Who Is Sufficient for These Things?
Recruitment Strategies of the China Inland Mission
Since the time of the apostles until this day, the church’s Lord has charged us with a task—a great commission—to make disciples of all nations. Throughout the intervening centuries and millennia since this charge was made, the church has approached this endeavor with varying levels of effectiveness. Though the problem of the still-incomplete assignment could be attributed to many factors, such as lack of funds, or the babel of languages to be learned, or violent rejection and suppression of the Gospel in many lands, the chief challenge has always been mobilizing those who already call upon the name of Jesus to go to those who do not.
Jesus himself foresaw this main obstacle, and warned his disciples, “The harvest is plentiful, but the laborers few.” (Matthew 9:37) The nations are filled with harassed and helpless people, sheep without a shepherd, but rather than being moved by compassion, as Christ was, so much of the church lacks any sense of urgency around proclaiming the Gospel of the Kingdom.
Hudson Taylor, a man deeply moved for the lost, was no stranger to the phenomena of apathy among his fellow believers. At a conference for the Student Volunteer Movement, he pled with his audience on behalf of Jesus,
We have not today a missionary worker, ordained or lay—a missionary or a missionary’s wife, or an unmarried missionary, male or female, reckoning them all together—for every five hundred towns and villages of northern and western China. My brethren, does this look like obeying our great Master’s command? …Christ has need of you, dear brothers. Christ has need of you, dear sisters. To many of you here, it may be His call, His claim, His duty will require you to work at home, and it is very blessed to work at home if He wants you to. But there are many others, I am quite sure, who, if they are abiding in Christ, will not abide in the United States. The Lord has need of lights in the darkness. And oh, how great the darkness is!Moorhead, Max Wood. The Student Missionary Enterprise: Addresses and Discussions of the Second International Convention of the Student Volunteer Movement for Foreign Missions, Held at Detroit, Mich., Feb. 28 to Mar. 4, 1894. Boston: T.O. Metcalf, 1894. pg. 46-47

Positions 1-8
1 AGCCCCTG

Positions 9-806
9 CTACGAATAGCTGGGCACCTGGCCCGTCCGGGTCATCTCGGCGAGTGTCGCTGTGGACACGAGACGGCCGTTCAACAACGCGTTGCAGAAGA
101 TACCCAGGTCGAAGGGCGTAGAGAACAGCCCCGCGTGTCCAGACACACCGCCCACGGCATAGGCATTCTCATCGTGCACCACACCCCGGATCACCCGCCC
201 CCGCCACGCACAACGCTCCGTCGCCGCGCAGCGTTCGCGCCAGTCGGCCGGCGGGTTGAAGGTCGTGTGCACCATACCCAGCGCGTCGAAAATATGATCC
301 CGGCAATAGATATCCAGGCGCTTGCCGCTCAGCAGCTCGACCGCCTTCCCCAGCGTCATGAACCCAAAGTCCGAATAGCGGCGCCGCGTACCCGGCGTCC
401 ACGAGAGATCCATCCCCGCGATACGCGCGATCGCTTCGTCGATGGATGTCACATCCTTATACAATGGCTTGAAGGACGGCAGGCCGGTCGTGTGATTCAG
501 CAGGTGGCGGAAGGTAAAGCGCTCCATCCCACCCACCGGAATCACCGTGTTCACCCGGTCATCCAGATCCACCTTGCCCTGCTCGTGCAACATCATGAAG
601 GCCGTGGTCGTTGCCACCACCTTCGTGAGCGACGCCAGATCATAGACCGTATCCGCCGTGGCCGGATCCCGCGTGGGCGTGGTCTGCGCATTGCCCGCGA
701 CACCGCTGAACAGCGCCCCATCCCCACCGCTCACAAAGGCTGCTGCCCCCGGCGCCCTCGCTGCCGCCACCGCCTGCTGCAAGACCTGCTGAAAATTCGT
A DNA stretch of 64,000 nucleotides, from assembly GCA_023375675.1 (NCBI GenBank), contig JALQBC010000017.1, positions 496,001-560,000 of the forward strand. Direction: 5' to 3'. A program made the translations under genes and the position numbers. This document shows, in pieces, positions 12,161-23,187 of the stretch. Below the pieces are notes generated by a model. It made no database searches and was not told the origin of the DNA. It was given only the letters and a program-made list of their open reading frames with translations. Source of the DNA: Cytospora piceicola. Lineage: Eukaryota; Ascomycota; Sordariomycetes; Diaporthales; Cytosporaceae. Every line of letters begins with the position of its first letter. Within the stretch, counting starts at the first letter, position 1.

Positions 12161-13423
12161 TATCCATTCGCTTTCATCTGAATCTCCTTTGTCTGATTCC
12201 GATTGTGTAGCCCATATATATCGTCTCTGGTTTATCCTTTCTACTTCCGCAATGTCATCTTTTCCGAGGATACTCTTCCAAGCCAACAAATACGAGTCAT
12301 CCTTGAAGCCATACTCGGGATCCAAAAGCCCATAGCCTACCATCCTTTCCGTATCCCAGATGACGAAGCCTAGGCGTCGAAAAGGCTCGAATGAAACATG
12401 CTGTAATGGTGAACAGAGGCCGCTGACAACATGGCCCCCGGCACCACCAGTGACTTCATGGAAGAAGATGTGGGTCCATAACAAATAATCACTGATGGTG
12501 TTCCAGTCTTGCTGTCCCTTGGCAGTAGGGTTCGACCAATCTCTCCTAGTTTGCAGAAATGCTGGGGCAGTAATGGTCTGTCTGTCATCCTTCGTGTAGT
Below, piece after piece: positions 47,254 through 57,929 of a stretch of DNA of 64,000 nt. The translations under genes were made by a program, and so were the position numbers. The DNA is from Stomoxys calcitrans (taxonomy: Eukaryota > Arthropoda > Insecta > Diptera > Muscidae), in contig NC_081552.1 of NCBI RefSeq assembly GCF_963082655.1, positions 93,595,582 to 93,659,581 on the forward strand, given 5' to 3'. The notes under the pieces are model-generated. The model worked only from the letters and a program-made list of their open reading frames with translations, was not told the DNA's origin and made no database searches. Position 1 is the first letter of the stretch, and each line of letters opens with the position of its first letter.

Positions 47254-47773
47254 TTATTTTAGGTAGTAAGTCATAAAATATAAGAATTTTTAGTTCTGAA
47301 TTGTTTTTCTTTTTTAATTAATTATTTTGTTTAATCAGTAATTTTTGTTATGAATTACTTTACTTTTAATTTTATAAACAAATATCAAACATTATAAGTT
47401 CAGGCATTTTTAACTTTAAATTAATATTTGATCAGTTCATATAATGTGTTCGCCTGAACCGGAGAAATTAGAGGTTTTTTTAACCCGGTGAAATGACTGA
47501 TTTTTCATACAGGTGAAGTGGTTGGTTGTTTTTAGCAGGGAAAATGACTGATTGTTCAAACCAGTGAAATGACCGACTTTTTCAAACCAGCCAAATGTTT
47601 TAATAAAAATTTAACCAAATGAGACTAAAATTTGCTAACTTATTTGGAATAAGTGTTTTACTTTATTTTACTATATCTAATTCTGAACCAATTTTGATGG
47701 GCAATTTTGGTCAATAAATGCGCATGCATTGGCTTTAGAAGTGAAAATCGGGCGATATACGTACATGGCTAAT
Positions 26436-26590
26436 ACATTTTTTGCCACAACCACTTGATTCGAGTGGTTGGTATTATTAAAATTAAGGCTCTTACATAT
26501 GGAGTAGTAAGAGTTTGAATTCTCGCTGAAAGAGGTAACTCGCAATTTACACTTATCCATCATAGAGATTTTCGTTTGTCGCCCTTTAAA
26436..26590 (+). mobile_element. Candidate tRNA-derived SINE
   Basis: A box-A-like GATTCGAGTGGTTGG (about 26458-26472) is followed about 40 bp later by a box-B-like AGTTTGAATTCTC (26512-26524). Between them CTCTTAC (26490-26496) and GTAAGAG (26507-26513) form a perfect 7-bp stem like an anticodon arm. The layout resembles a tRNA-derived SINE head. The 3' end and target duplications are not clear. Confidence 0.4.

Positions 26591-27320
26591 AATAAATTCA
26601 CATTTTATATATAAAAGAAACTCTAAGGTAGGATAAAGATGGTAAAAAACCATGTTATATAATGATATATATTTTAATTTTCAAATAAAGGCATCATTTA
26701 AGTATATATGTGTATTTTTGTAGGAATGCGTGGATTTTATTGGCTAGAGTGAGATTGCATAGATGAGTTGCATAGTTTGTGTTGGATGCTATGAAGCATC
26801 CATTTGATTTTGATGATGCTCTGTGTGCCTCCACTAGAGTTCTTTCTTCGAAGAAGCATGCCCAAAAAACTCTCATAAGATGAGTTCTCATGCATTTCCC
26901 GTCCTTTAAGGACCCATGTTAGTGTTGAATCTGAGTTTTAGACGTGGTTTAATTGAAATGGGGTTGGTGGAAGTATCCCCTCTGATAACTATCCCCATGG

Hudson Taylor’s keen sense of the peril of the unreached in China caused him to earnestly beg his listeners to “obey our great Master’s command.” However, he recognized that it was possible some there were not called to leave the “home front” for the “front lines.” It was not through emotional manipulation or laying indiscriminate guilt at the door of those present at these various conferences that Hudson Taylor’s organization, the China Inland Mission, grew in number. Instead, the China Inland Mission heeded Jesus’ solution to the lack of personnel in the harvest fields of the world: “…therefore pray earnestly to the Lord of the harvest to send out laborers into his harvest.” (Matthew 9:38) CIM prayed sincerely and intensely for workers modeled after the Apostle Paul: commissioned by God, men of sincerity, speaking in Christ, and spreading the fragrance of the knowledge of him everywhere.
When CIM was founded in 1865, their initial goal was to recruit two disciple-makers for each of the eleven interior province of China, as well as two for Mongolia. From this humble ambition—which, when realized, increased the number of Christian workers in inland China by 25%—the number of laborers grew, both Chinese and foreign. By 1912, over a thousand workers labored in the interior of China. Today, there are over 70 million Chinese believers, in no small part because of the prayers and obedience of that faithful few in 1865.
This is an excerpt from a chapter I authored in the book “The Ultimate Conquest.” You can purchase the entire work by FAI staff on Amazon.
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